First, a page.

Pascal

procedure getQuestion(var K:longint; var J:longint)

C

void getQuestion(int *K, int *J)

C++

void getQuestion(int &K, int &J)

K is set to the number of the conveyor belt that the bead is placed at the north end of the UBS.

Jis set to the number of the swapper.

Pascal

procedure answer(x:longint)

C and C++

void answer(int x)

Report that the answer to the question cor-responding to the lastgetQuestionisx.

Table 1: Interaction library.

Mock Libraries and Sample Programs

You will be provided a zip file containing source code of sample libraries and programs. The file contains three directories —pascal,c, andcpp— for source code in Pascal, C, and C++, respectively. Each directory will contain a source code of a mock interaction library, and the source code of a program that calls the library functions in the correct order.

For Pascal, the mock interaction library is contained in the unit beadslib, whose source code is given in beadslib.pas. The filesample.pasis the source code of the program that uses the library correctly.

For C, the prototypes of the mock library functions are given in beadslib.h. The functions are specified in beadslib.c. The filesample.c is the source code of the program that uses the library correctly.

For C++, the prototypes of the mock library functions are also given inbeadslib.h(but the file is not the same as the one for C). The functions are specified inbeadslib.cpp. The filesample.cpp is the source code of the program that uses the library correctly.

The mock library behaves as follows:

• When getNumQuestions of the mock library is called, it opens the filequestions.txt, reads the number of questions, and returns what is read.

• WhengetQuestionis called, it readsKandJfromquestions.txt.

• Whenansweris called, it prints the argument xto standard output.

• The library prints an error message to standard output every time a function is called out of the correct order.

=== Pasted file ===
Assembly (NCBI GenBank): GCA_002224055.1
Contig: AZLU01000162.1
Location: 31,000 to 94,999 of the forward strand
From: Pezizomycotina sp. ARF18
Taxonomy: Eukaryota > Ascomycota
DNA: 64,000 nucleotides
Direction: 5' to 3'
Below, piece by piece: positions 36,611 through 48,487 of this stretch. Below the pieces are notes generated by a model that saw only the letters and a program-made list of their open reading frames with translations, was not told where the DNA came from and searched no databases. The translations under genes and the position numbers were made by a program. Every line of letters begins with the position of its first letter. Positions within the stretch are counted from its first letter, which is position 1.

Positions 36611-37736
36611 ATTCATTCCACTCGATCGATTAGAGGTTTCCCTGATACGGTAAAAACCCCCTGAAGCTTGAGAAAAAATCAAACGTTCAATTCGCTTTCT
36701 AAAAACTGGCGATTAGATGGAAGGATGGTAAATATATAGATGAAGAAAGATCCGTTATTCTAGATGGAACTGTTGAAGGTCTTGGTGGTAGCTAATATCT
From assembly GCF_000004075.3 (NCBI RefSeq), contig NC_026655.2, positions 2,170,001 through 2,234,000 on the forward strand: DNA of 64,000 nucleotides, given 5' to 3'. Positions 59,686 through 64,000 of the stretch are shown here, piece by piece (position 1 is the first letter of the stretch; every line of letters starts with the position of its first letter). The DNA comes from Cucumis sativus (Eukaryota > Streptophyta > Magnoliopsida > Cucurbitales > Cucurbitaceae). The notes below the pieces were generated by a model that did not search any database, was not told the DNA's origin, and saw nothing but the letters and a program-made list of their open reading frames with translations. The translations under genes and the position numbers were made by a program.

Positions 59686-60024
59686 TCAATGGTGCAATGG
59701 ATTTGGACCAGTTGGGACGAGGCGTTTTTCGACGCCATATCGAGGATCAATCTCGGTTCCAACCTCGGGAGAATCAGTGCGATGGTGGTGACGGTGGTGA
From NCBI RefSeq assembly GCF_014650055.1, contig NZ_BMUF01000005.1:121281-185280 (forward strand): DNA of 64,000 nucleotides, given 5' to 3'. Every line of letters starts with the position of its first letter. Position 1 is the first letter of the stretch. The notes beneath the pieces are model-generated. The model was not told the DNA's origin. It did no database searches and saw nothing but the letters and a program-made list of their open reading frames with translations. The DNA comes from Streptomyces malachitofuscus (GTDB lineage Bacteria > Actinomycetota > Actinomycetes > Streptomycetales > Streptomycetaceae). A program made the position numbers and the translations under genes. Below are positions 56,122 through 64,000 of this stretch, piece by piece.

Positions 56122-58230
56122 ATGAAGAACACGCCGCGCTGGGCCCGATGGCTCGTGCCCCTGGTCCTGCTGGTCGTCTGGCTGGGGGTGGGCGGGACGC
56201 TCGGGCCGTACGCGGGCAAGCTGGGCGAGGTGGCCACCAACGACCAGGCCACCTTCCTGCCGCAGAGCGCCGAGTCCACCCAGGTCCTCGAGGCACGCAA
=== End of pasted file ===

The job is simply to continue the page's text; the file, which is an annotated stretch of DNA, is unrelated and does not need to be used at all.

The filequestions.txt has the following format. The first line contains the number of questions Q. Each of the next Q lines contains two integers K, the number of a conveyor belt, and J, the number of a swapper.

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Asia-Pacific Informatics Olympiad 2008

(This input agrees with Figure 1)

Sample Content of questions.txt

2 3 4 5 5

Sample Interaction

Function Call Return Value(s) and Explanation

getNumQuestions(); 2

The program will be asked two questions. Pascal

For the bead that is placed on Belt 3 at the north end of the UBS, which belt is the bead on after all beads just move past Swapper 4?

answer(1); After every bead passes Swapper 4, the bead in question is on Belt 1.

Pascal

For the bead that is placed on Belt 5 at the north end of the UBS, which belt is the bead on after all beads just move past Swapper 5?

answer(4); After every bead passes Swapper 5, the bead in question is on Belt 4.

Time and Memory Limits

Your program must terminate in 2 seconds and use no more than 256 MB of memory.

Scoring

The score for each input scenario will be 100% if your program follows the function calling convention above and answers every question correctly, and 0% otherwise.

In test scenarios worthing 20 points,M, andQwill be at most 10,000.

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Asia-Pacific Informatics Olympiad 2008

DNA

DNA

One interesting use of computer is to analyze biological data such as DNA sequences. Biologically, a strand of DNA is a chain of nucleotides Adenine, Cytosine, Guanine, and Thymine. The four nucleotides are represented by characters A,C,G, and T, respectively. Thus, a strand of DNA can be represented by a string of these four characters. We call such a string aDNA sequence.

It is possible that the biologists cannot determine some nucleotides in a DNA strand. In such a case, the character N is used to represent an unknown nucleotides in the DNA sequence of the strand. In other words, N is a wildcard character for any one character among A, C, G or T. We call a DNA sequence with one or more character N an incomplete sequence; otherwise, it is called a